Tuesday, 23 October 2012

PCC Elections - Bill Etheridge's manifesto

Bill Etheridge, the UKIP candidate for Police and Crime Commissioner, pledges (in addition to the standard things most candidates are saying):-

  •  I will demand tougher and more sensible sentencing from Judges. I will send a written request to each Court in the WMP area and request most vehemently that they adhere to the Sentencing Guidelines Council recommendations for that crime. 
This is a worrying statement, which suggests that as I feared in yesterday's post, PCCs may not be happy to keep to the duties that are prescribed or recommended for them by the Home Office. Writing to judges should not be part of his role, for very good reasons, and it is highly unlikley any member of the traditional executive branch of government would dream of violating the separation of powers like this.

If Mr Etheridge did this he would be at risk, in my opinion, of acting contrary to the Constitutional Reform Act 2005, as well as ultra vires the powers granted to him by Parliament. The section 3 of the CRA states:

(1)The Lord Chancellor, other Ministers of the Crown and all with responsibility for matters relating to the judiciary or otherwise to the administration of justice must uphold the continued independence of the judiciary.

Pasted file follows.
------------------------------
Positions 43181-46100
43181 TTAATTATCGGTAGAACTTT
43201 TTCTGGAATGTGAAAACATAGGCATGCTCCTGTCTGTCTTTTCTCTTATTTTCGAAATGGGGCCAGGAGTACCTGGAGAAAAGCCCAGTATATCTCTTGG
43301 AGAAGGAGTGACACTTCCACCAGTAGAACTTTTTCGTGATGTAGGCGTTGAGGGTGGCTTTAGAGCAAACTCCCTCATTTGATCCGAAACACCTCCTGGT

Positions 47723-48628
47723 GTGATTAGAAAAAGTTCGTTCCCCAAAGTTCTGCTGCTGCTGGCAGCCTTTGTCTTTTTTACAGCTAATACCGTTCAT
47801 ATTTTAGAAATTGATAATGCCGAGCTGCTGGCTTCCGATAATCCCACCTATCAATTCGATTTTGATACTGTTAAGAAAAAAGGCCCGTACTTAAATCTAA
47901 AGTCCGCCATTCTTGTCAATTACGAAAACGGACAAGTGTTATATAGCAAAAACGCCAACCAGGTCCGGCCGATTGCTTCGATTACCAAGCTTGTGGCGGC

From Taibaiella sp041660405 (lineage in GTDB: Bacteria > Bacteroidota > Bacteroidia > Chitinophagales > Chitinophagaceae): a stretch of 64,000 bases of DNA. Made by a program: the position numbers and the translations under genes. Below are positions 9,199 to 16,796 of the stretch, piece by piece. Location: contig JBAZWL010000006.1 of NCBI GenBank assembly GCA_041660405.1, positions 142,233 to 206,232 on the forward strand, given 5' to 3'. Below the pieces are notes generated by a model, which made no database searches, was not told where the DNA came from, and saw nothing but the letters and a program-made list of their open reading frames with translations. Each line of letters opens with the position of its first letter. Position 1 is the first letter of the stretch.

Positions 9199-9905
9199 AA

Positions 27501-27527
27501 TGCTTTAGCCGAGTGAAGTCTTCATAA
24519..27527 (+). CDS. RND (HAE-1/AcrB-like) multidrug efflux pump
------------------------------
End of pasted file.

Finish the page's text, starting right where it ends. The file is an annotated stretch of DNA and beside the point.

(5)The Lord Chancellor and other Ministers of the Crown must not seek to influence particular judicial decisions through any special access to the judiciary.
Subsesction (5) might well include those who are part of the Home Office as well as actual ministers. If a public body or official acts contrary to statute, this does not imply any criminal offence, but does leave the decision liable to being quashed by the courts. Parliament can also hold the executive to account. But because of the directly elected nature of the PCC position, it will exist outside the established executive branch of government and will not be accountable to Parliament in the usual way that ministers are. And it is not clear yet if the courts will be willing to interfere with actions of directly elected office holders. I'm sure Mr Ederidge is not alone in this kind of plan, so this could mean interesting times.

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